Saturday, January 15, 2011

Broken yet again

Rain, Kuala Lumpur

Kuala Lumpur is a strange city, particularly so when you arrive from Hong Kong, God's own experiment in how much concrete you can put in one place before the inhabitants go mental and start choppering each other to death. KL was hacked out of a jungle that keeps threatening to return, so swathes of the city are green forest, with the occasional random enormous building that appears to have teleported in from the 25th century. Perhaps because it's only been a city for a few decades, rather than a loose collection of villages, the transportation hasn't been quite worked out. If it rains, all the traffic stops (and there's a lot of traffic). When all the shops shut at ten, all the traffic stops for an hour too, as everyone tries to drive home at once.

To make me feel at home, all the LRT trains were chilled to a similar glacial temperature to Hong Kong. I was glad my fiancee had made me pack a wool sweater, which is a strange thing to say when you're holidaying in a tropical city that's at 28 degrees. This morning I spent struggling with a hangover from last night's beer, and then plodding through three hours of martial arts training.

Then, this afternoon, I kicked somebody ineptly and did something awful to my left big toe, the same one that I broke two months ago, when I was last inept, hungover and exhausted. It's swollen up and turned a different colour again. (I'd say a funny colour, but when it's your extremities that are involved, you tend to lose your sense of humour.) So I spent the remaining hours of the training session with my foot in a bath of ice, hoping that it wasn't broken again, and it was just the results of not exercising my toe for two months, and then putting it through its paces again. We'll see - I won't be training tomorrow, anyway, or until it stops giving me twinges of pain and is a colour match for my right foot.

Afterwards, I went back to the hotel and had a hot bath (the first time I've had a bath that I can remember since 2009), but this was so hot a bath that I needed to have a shower afterwards to clean off all the sweat, and then, because we were in Kuala Lumpur, we went to Nando's for dinner. Ah, sweet, sweet fried chicken that I can't eat because I'm a vegetarian. At least I could have the peri fries (which didn't have enough peri peri on them, but then they didn't seem to have been properly fried either, so perhaps that evens out), and a bean salad that never materialised on the table, while my accomplices dined well on vast amounts of fried chicken. (Sadly the vegetarian burger hasn't made it outside Nando's UK, so my hoped for treat was denied.)

It started to rain. (Rain is quite organised in Malaysia, and occurs at about the same time every night, for two hours, then stops again. A bit more organised than the traffic, a ruder tourist might suggest.) We ate some sub-par frozen yoghurt at Tutti Frutti Yoghurt (which should be expected, seeing as Tutti Frutti is a flavour of ice-cream, frozen yoghurt's mortal enemy) then headed over to yet another of the enormous shopping malls that fill Kuala Lumpur's empty spaces, where the locals were utterly thrashed on beer by eight p.m.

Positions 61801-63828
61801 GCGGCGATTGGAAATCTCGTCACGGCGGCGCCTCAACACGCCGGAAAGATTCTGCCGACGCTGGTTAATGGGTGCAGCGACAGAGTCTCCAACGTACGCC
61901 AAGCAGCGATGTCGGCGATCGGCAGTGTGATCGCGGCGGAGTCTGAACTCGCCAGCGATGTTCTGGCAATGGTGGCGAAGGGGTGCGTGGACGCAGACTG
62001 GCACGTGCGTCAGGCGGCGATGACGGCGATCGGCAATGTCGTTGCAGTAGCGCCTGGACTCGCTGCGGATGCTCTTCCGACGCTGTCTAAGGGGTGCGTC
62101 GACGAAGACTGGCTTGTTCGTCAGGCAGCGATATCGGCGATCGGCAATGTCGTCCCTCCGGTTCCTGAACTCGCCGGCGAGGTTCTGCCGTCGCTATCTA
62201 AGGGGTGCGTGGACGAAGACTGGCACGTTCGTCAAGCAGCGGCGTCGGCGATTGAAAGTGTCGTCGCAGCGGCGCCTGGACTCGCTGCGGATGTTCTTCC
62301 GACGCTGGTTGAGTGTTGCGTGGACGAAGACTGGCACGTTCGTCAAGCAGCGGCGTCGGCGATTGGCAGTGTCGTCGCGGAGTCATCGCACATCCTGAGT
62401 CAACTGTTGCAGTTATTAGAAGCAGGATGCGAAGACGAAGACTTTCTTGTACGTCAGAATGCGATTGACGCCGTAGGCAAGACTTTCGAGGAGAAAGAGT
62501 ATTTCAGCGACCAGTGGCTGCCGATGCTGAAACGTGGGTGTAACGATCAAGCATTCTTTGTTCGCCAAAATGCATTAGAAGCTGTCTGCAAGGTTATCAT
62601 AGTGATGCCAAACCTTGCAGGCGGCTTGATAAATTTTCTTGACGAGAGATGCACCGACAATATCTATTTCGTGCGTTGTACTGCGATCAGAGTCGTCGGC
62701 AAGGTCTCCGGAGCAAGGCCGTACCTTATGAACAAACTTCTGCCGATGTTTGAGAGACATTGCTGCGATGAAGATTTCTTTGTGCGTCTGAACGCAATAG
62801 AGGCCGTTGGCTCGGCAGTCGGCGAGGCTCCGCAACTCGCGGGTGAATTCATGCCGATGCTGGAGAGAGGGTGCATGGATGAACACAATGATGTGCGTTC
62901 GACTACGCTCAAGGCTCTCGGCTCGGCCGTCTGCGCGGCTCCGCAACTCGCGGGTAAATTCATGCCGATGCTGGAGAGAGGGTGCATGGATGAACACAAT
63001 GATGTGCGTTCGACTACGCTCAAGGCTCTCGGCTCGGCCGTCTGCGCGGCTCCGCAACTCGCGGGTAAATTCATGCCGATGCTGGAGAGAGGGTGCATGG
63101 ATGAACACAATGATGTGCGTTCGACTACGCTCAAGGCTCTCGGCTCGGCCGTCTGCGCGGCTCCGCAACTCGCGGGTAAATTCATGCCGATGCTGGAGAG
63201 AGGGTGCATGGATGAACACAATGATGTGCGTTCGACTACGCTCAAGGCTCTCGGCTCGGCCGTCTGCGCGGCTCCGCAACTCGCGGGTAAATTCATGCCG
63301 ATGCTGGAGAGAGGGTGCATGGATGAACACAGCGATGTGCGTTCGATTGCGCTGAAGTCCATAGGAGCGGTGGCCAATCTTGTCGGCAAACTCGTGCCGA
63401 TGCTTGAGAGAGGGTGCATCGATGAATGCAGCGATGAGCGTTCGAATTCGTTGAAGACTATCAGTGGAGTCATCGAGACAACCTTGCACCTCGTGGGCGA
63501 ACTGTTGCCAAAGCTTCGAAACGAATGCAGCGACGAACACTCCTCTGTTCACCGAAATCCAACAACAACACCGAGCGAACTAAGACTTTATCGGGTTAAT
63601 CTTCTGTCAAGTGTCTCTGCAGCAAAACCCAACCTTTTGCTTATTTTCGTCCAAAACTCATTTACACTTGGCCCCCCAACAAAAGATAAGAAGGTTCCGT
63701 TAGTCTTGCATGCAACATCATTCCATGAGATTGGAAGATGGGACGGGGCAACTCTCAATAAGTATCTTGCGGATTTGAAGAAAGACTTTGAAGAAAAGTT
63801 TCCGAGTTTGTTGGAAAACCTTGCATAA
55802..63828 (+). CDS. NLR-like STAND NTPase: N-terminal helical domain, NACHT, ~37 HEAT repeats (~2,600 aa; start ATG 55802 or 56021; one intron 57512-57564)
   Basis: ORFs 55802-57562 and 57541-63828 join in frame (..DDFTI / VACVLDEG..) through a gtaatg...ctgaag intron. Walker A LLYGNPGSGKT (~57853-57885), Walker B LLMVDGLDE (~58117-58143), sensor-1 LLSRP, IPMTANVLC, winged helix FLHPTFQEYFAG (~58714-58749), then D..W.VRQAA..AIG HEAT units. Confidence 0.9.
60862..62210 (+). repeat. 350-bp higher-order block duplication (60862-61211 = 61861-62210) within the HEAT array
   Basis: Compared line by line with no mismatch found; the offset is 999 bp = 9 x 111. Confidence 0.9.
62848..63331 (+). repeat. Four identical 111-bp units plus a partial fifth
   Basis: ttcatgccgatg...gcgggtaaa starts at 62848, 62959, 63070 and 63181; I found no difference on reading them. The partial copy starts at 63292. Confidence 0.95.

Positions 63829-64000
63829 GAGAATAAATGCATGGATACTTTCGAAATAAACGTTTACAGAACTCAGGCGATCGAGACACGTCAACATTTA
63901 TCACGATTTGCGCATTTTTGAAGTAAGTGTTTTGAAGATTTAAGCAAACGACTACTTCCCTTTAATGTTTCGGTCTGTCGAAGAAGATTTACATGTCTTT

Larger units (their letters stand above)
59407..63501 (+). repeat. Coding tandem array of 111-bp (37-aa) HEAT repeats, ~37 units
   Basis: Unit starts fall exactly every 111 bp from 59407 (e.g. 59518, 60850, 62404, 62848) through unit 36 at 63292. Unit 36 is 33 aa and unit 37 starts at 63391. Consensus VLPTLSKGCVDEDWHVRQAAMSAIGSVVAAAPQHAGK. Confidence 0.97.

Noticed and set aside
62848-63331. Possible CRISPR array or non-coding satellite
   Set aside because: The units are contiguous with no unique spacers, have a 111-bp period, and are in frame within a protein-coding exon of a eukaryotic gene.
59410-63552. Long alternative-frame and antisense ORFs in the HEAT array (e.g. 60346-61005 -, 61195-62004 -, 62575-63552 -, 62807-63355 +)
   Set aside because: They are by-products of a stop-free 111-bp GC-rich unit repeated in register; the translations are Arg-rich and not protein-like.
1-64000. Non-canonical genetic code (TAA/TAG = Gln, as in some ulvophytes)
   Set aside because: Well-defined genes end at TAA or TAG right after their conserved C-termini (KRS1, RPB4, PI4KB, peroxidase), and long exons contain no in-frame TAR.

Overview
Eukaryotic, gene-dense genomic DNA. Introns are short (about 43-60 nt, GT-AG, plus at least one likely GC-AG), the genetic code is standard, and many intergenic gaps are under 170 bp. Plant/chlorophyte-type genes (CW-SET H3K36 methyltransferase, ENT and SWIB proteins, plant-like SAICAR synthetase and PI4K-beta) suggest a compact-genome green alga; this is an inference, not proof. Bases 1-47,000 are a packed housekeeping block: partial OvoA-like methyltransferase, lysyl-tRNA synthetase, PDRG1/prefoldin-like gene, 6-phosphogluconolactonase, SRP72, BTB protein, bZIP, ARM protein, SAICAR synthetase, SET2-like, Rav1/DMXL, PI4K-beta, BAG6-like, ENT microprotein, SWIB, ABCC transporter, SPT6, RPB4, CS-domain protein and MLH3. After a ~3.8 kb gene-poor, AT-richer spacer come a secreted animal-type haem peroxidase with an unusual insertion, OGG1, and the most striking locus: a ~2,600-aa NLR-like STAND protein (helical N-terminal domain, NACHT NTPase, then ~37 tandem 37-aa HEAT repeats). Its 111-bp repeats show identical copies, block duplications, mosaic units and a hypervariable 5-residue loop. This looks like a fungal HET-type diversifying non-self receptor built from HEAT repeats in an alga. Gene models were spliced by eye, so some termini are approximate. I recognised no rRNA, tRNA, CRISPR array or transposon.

I understand why though. I know that in the UK there's a problem with binge drinking, but the local authorities wouldn't let bars get away with the 'Whisky Beer Challenge'. At the Sanctuary in KL, every Friday night, the first 3 people to drink 3 Whisky Beers (I assume a beer with a whisky in it, let's not try to be too imaginative) win a cash prize, and the fastest one to drink five more wins a bigger prize. I'm not sure what it's a Sanctuary from, apart from needless sobriety, but you would think that a bar that was offering a prize to whoever got shitfaced the fastest might be looked upon somewhat harshly by any licensing authority with any sense of responsibility. Or not. Drink on, Malays!

One good thing about Kuala Lumpur, at least from the vague impression you pick up as a tourist, is that religious differences aren't anything to worry about. Yes, you have lots of women walking around with headscarves on, but you also have lots of women walking around with pelmets that have been hastily adopted as skirts, and a couple of handkerchiefs to keep the rest of them warm. Yet there's no any sign that either group are enraged by the other, and in fact everyone just seems to get on. Which seems to be in contradiction to the waves of paranoia that I get whenever I'm daft enough to read the Daily Mail and discover that waves of Islamic immigrants will shortly be Ruining Our Precious Way Of Life, or House Prices, or Prince William's Wedding, or Something Something Something. Now, that is only my vague impression from wandering around here for two days, but that's something, isn't it?

So, what have I learned:

wear a jumper when it's hot outside
don't kick people
KL may be a model of religious tolerance, or at least everyone-trying-to-get-along, but it hasn't figured out responsible drinking yet
... and Hong Kong has better frozen yoghurt.

Off to bed then, with these momentous discoveries ringing in my ears.


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